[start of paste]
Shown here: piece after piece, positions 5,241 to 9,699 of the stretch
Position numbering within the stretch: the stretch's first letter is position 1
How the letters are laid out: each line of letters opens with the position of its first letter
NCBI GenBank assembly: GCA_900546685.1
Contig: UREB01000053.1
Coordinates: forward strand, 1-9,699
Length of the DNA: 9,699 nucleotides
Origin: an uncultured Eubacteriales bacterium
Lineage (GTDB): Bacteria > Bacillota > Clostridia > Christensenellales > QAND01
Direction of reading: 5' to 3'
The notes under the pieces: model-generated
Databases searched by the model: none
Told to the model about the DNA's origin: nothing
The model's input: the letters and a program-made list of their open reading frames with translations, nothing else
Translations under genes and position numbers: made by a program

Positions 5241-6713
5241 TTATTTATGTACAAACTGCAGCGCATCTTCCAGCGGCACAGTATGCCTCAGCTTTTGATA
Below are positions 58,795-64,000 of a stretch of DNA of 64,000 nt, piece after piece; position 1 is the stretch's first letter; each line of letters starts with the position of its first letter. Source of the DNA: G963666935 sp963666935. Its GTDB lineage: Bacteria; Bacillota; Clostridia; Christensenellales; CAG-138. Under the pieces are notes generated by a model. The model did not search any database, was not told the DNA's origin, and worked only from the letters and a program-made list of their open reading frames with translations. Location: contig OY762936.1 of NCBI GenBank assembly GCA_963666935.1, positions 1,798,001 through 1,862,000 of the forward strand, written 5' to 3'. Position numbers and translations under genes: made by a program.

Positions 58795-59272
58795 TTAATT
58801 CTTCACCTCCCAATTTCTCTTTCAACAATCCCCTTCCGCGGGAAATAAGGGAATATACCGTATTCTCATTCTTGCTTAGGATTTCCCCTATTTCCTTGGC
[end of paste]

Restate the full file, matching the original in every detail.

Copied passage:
Shown here: piece after piece, positions 5,241 to 9,699 of the stretch
Position numbering within the stretch: the stretch's first letter is position 1
How the letters are laid out: each line of letters opens with the position of its first letter
NCBI GenBank assembly: GCA_900546685.1
Contig: UREB01000053.1
Coordinates: forward strand, 1-9,699
Length of the DNA: 9,699 nucleotides
Origin: an uncultured Eubacteriales bacterium
Lineage (GTDB): Bacteria > Bacillota > Clostridia > Christensenellales > QAND01
Direction of reading: 5' to 3'
The notes under the pieces: model-generated
Databases searched by the model: none
Told to the model about the DNA's origin: nothing
The model's input: the letters and a program-made list of their open reading frames with translations, nothing else
Translations under genes and position numbers: made by a program

Positions 5241-6713
5241 TTATTTATGTACAAACTGCAGCGCATCTTCCAGCGGCACAGTATGCCTCAGCTTTTGATA
Below are positions 58,795-64,000 of a stretch of DNA of 64,000 nt, piece after piece; position 1 is the stretch's first letter; each line of letters starts with the position of its first letter. Source of the DNA: G963666935 sp963666935. Its GTDB lineage: Bacteria; Bacillota; Clostridia; Christensenellales; CAG-138. Under the pieces are notes generated by a model. The model did not search any database, was not told the DNA's origin, and worked only from the letters and a program-made list of their open reading frames with translations. Location: contig OY762936.1 of NCBI GenBank assembly GCA_963666935.1, positions 1,798,001 through 1,862,000 of the forward strand, written 5' to 3'. Position numbers and translations under genes: made by a program.

Positions 58795-59272
58795 TTAATT
58801 CTTCACCTCCCAATTTCTCTTTCAACAATCCCCTTCCGCGGGAAATAAGGGAATATACCGTATTCTCATTCTTGCTTAGGATTTCCCCTATTTCCTTGGC